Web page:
Harold JamesApr 15, 2023
The Economic Crises That Shaped Globalization
Yale University Press 2023
In Seven Crashes: The Economic Crises That Shaped Globalization (Yale UP, 2023), distinguished economic historian Harold James offers a fresh perspective on the past two centuries of globalization and the pivotal moments that shaped it. James analyzes seven major economic crises that occurred over this period, including the late 1840s, the simultaneous stock market shocks of 1873, the First World War years, the Great Depression era, the 1970s, the Global Financial Crisis of 2007-2008, and most recently the Covid-19 crisis. Through his insightful analysis, he illustrates how some of these crises contributed to increased cross-border integration of labor, goods, and capital markets, while others resulted in significant deglobalization.
James classifies the crises into two categories: those caused by shortages and those driven by demand. He explains how shortages have led to greater globalization as markets expanded and producers innovated to increase supply, as evidenced by events such as the First World War and the oil shocks of the 1970s. In contrast, demand-driven crises, such as those that caused the Great Depression and the Global Financial Crisis of 2007-2008, have typically led to international trade contraction and decreased globalization, often accompanied by widespread skepticism of governments.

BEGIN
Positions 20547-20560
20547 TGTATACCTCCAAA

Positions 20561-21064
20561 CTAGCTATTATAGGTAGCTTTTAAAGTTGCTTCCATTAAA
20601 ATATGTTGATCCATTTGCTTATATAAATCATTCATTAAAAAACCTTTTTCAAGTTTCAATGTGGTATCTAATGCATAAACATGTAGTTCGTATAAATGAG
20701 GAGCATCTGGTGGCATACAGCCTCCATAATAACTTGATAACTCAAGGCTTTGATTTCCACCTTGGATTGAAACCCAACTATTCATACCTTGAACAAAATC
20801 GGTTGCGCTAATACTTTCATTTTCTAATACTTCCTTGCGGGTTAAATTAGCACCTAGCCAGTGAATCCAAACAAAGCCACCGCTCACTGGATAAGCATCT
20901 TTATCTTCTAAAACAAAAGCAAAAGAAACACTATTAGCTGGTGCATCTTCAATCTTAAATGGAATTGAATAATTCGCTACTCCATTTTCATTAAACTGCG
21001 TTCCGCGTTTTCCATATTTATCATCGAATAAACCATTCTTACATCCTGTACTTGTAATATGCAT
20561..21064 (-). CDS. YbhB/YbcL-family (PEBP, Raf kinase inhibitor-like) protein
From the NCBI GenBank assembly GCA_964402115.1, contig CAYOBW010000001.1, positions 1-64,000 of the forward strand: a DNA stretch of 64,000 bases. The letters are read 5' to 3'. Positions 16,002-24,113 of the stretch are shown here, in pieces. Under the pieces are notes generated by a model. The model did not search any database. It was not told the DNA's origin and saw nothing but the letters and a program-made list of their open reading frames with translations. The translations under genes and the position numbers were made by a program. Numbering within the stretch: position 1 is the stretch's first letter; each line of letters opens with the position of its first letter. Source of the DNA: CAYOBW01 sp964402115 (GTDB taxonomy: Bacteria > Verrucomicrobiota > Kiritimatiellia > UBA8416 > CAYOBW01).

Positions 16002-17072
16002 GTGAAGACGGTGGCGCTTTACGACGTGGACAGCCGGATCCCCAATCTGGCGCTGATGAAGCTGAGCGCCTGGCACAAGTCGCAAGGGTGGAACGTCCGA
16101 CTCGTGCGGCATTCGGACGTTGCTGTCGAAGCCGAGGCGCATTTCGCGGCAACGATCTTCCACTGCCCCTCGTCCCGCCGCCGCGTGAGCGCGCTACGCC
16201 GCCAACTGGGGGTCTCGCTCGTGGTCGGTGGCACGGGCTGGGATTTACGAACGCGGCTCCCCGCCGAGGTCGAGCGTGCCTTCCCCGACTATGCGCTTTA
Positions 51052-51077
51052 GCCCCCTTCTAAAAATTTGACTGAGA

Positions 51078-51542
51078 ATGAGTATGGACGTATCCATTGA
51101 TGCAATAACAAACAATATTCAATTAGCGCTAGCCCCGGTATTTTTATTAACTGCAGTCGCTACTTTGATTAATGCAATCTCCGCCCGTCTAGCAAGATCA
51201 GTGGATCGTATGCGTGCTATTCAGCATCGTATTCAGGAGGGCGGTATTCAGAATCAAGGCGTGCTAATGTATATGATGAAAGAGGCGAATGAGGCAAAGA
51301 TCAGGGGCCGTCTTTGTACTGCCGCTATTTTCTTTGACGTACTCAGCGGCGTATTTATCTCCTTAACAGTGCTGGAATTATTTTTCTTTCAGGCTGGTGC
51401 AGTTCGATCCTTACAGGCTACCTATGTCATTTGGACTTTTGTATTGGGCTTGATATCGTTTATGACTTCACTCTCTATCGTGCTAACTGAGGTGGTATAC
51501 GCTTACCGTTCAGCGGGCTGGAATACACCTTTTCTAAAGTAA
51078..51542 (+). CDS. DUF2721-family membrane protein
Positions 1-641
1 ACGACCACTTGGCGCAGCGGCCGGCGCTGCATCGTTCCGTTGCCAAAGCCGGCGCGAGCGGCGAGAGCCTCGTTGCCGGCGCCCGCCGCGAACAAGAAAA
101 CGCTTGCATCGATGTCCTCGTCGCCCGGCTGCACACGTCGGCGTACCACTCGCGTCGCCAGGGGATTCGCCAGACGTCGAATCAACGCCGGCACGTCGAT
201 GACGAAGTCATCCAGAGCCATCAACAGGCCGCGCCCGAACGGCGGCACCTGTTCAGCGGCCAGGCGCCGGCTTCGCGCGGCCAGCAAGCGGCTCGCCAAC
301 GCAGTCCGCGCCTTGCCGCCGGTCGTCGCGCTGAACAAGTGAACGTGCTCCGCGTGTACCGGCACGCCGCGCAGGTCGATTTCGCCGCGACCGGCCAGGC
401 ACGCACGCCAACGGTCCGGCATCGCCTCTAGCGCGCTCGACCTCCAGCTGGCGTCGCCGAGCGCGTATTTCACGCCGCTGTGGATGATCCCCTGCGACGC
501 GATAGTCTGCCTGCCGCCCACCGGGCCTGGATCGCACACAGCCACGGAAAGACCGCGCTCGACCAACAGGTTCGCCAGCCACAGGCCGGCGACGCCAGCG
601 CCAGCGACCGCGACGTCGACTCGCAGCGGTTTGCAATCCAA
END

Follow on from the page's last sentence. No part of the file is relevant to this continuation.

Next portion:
To support his findings, James examines the writings of key observers who shaped our understanding of each crisis, including Karl Marx in 1848, Stanley Jevons, Léon Walras, and Carl Menger in the 1870s, German Treasury Secretary Karl Helfferich in the First World War, John Maynard Keynes in the Great Depression, Milton Friedman and Friedrich Hayek in the 1970s, Ben Bernanke in 2008, and Larry Summers and Raj Chetty in 2020.
Overall, James' work provides an insightful and thought-provoking analysis of the relationship between economic crises and globalization over the past two centuries, and sheds light on the potential trajectory of future economic developments.
Javier Mejia is an economist at Stanford University who specializes in the intersection of social networks and economic history. His research interests also include entrepreneurship and political economy, with a particular focus on Latin America and the Middle East. He holds a Ph.D. in Economics from Los Andes University. Mejia has previously been a Postdoctoral Associate and Lecturer at New York University-Abu Dhabi and a Visiting Scholar at the University of Bordeaux. He is also a frequent contributor to various news outlets, currently serving as an op-ed columnist for Forbes Magazine.